"[Rogan] is outstanding in every way," Teague said. "From the first meeting, he was friendly and down to earth; he was very encouraging."
When Rogan posted the almost-complete podcast room to Instagram, tagging both Sound Shed and Wrightsmith studios, the two accounts were all of a sudden in the public eye. Both accounts gained over a thousand new followers with direct messages asking questions about the studio and requests for their work.
Rogan is up and rolling in the new studio, and the two businesses behind it know their work payed off.
He could literally have anybody come in to [complete the studio] from anywhere, but he decided to find local guys who were already doing it in town at relatively small businesses," Teague said. "It says a lot about Joe's character."
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Michael Dell has gone from a dorm room on Guadalupe Street to high rises and luxurious penthouses. It’s fitting for the former University of Texas at Austin student who is now CEO of Dell Technologies. Just last month, the company announced a record quarter with $26.1 billion in revenue.
So while Dell may keep his Texas ties with a residence in Austin, he’s also made himself at home on the east coast and outside the continental U.S. Here are the properties of the occasionally local man who may someday be a trillionaire.
Eight bedrooms, 16 bathrooms, a gym and a lap pool are just a few of the traits in this massive, nearly 33,000-square-foot home. But the home, a 20-mile drive from Round Rock where the company is based, is even larger when you consider that Dell and his wife, Susan, own land adjoining the property for a total of about 119 acres.
That’s not all for his Austin ownership. He also has a house a few miles away that’s been dubbed 6D Ranch, for the six members of his family.
Here, Dell reportedly has a contract for a penthouse in what will soon be Boston’s tallest residential building: the Four Seasons Private Residences One Dalton Street. It’s one of three penthouses with direct elevator access, fireplaces both inside and outside and more than 7,200 square feet of living space. The residences boast nearby Dalton Park in the heart of Boston’s Back Bay neighborhood for owners to enjoy fresh air and seasonal greenery.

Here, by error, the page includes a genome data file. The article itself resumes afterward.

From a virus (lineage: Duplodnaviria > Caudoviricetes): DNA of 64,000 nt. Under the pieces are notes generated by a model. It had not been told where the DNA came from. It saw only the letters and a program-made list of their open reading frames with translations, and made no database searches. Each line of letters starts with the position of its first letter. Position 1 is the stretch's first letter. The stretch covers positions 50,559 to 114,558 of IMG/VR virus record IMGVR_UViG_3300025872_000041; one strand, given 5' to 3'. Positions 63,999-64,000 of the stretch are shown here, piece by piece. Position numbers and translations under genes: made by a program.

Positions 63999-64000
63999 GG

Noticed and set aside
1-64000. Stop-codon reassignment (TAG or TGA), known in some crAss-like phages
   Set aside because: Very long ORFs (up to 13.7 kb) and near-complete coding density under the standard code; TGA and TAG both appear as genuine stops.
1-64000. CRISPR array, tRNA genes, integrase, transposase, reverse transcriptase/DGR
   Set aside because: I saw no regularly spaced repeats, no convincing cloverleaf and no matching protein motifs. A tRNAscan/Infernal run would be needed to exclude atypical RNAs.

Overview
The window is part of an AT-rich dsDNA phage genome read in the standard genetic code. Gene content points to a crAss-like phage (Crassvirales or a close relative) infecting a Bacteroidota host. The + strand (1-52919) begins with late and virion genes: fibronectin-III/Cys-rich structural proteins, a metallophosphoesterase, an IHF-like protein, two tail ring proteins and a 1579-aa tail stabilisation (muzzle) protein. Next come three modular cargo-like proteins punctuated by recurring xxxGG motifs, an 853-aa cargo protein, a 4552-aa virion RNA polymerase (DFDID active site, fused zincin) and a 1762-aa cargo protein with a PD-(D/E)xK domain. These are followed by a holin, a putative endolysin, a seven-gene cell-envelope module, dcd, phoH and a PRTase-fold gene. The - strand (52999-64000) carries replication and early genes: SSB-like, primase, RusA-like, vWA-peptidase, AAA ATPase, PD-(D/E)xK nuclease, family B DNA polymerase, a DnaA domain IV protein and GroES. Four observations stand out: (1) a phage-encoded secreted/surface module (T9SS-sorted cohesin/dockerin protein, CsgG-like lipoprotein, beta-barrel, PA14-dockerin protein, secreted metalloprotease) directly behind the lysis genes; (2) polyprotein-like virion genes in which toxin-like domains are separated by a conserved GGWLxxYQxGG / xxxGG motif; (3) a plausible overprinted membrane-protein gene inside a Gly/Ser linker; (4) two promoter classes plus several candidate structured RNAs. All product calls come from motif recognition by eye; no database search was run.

Central Park views and nearly 11,000 square feet make for a $100.47 million purchase. The 1,000-foot condo tower is on Manhattan’s West 57th street and has six bedrooms and six bathrooms. Known as One57, it has elegant bedrooms and smart kitchens equipped with custom cabinetry and integrated appliances. It also comes with the perks of being above the Park Hyatt New York. For example, there are in-residence dining and catering services that can be arranged at a moment’s notice.
Dell’s home in the residential community of Kukio has island views of Maui and lots to explore. In what’s been labeled Hawaii’s most exclusive neighborhood, Dell has the flagship residence of 18,500 square feet. His next-door neighbor is Paul Hazen, the CEO of Wells Fargo, and it’s known as a billionaire getaway. With a nearby golf course, archaeological reserve and the fresh air of the Kona coast, we can see what attracts them.
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Austin has been in the national spotlight for more than extreme growth—the last two years have brought a handful of violent crimes, missing persons cases and shootings.
Some of the most heartbreaking cases have yet to be solved. Here's a small update on some ongoing, high-profile cases in Austin.
Moriah Wilson | Suspect still on the run
Star biker Moriah Wilson was found dead in her East Austin home.